Squatting – Get the lowdown here

Squatting picture1

Squatting picture 1

 

 

 

 

 

 

Vacant buildings are regularly targeted for illegal occupation (squatters) and in all cases damage and vandalism occurs when these properties are taken over. In some instances, this may be a single individual, but in the majority of cases where large properties become vacant, mass groups of squatters will often target a building. Due to size and space available, as many as 200 individuals have been found living in disused properties at any one time.

The exact number of squatters in the UK is hard to gauge but it is estimated that there are currently in the region of 20,000 to 50,000 active squatters. This is a dramatic increase from the 9,500 in 1995.

In September 2012, section 144 of the LASPO (The Legal Aid, Sentencing and Punishment of Offenders Act 2012) made it a criminal offence to trespass in residential properties with the intention of living there. Squatting remains ‘legal’ for non-residential buildings, meaning that the police are in no way required to remove or prosecute individuals for trespassing and staying in non-residential properties, including hospitals. The point at which the police may intervene is when criminal activity is known to be taking place.

To remove an individual or individuals from a non-residential property, the owners must raise this as a civil matter with the courts, which can be a lengthy and costly process. The legal fees for removing a squatter start at around £5,000, and the clean-up bill for a small commercial property, such as a pub, can be upwards of £1,500, covering amongst other things lock changes and rubbish clearance.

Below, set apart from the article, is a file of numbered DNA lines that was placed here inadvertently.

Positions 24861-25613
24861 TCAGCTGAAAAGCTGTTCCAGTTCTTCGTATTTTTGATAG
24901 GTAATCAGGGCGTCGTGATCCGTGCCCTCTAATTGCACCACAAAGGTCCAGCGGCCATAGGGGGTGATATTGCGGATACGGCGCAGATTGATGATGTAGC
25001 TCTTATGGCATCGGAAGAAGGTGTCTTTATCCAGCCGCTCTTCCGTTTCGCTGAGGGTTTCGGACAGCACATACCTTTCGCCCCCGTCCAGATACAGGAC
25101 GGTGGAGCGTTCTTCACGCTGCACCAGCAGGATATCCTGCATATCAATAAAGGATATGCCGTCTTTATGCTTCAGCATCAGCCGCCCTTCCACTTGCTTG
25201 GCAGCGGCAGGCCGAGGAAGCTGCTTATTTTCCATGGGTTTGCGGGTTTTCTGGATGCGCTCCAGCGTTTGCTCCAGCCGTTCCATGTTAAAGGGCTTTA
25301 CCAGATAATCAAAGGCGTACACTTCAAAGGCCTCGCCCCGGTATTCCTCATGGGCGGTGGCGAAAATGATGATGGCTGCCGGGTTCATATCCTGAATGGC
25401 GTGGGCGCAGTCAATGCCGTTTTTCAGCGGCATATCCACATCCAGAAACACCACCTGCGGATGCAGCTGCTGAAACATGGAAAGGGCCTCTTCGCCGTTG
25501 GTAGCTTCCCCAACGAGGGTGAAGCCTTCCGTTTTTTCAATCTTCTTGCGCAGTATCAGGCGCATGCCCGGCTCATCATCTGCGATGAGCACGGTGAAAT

Insurance group Aviva has seen claims as a result of squatters double in recent years. In some cases, claims for more than £1 million have been made. This includes not only the cost of removing the squatters, but also of repairing damage from flooding, for example, or fire caused either on purpose or by badly rewired electrics.

Squatters can also have a wider damaging effect on the local community, with anti-social behaviour cited as a common side-effect along with the negative perception of the property owner for allowing the property to fall into disrepair.

Protecting a property from illegal occupation before the damage is done is the most effective method, the initial solution for which is to deploy traditional security methods. Ad Hoc provide a more cost efficient and highly effective solution by installing Guardians.

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